Record heat and extreme drought are causing isolated fish kills in a handful of Kentucky streams.
Jeff Ross, assistant director of fisheries for the Kentucky Department of Fish and Wildlife Resources, noted that some areas of the state are short of rainfall by 12 inches or more this year.
“Streams are very low right now,” he said. “Record heat combined with low water results in little to no dissolved oxygen in the water, making streams susceptible to isolated fish kills.”
Western Kentucky is bearing the brunt of the heat and drought. A significant fish kill recently occurred on the Pond River north of Madisonville after a brief rain shower pushed a slug of heated water containing little or no dissolved oxygen downstream. The fish kill mainly affected catfish, but carp and buffalo fish were also victims. Biologists with Kentucky Fish and Wildlife recorded water temperatures of 95 degrees in the river.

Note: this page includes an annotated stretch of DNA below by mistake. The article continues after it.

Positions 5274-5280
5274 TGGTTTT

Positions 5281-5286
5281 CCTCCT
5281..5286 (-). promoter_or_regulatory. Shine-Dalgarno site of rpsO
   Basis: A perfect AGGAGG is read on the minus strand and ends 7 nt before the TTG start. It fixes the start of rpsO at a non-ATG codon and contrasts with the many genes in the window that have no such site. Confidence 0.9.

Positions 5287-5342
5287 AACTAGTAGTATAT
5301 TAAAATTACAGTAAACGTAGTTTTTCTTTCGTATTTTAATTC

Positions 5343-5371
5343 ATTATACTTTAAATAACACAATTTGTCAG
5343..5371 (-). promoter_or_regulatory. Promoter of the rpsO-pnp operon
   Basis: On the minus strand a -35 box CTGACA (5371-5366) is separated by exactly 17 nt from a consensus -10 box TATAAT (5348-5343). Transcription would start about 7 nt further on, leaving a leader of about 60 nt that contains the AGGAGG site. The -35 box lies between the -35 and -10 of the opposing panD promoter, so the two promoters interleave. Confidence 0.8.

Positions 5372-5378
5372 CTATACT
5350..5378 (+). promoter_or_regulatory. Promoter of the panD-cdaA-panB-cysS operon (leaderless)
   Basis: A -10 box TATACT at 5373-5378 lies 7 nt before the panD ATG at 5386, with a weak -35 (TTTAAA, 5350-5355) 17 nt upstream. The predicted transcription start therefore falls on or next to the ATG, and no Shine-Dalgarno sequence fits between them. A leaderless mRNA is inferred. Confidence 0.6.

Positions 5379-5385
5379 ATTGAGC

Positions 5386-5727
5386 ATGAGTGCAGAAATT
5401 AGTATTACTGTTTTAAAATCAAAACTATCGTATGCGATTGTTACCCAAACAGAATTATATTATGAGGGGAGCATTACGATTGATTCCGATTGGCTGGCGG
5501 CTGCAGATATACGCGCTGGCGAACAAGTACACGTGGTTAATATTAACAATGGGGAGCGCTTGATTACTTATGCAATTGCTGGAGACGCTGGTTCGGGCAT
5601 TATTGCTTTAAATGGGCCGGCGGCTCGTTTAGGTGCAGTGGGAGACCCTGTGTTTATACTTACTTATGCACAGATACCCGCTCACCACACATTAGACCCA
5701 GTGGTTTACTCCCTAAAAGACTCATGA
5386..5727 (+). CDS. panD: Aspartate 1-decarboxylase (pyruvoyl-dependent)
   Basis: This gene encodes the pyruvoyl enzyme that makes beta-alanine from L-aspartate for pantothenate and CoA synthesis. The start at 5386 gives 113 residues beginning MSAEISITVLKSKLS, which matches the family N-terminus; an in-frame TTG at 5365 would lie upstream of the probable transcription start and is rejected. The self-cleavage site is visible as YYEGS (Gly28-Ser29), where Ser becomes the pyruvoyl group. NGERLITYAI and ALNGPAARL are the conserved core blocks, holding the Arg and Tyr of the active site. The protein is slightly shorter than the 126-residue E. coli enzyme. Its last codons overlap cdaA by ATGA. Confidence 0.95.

Other isolated fish kills have recently been reported where Clear Fork Creek meets the Gasper River in Warren County; at Russell Creek in Adair County; at Beargrass Creek in Jefferson County; and a tributary to Stoner Creek in Bourbon County. Low water flows can cause streams to stagnate. As a result, fish may die in intermittent pools due to a lack of oxygen.
Fish kills should be reported to the fisheries district biologist serving the affected area. The public can find the phone numbers of district fisheries biologists on page 31 of the current Kentucky Fish and Boating Guide, on the Kentucky Fish and Wildlife homepage at fw.ky.gov, or by calling the department toll free at 1-800-858-1549.
“Once normal flows return, stream sections will repopulate with fish through the migration from other areas,” Ross said.
Logo courtesy of the Kentucky Department of Fish and Wildlife Resources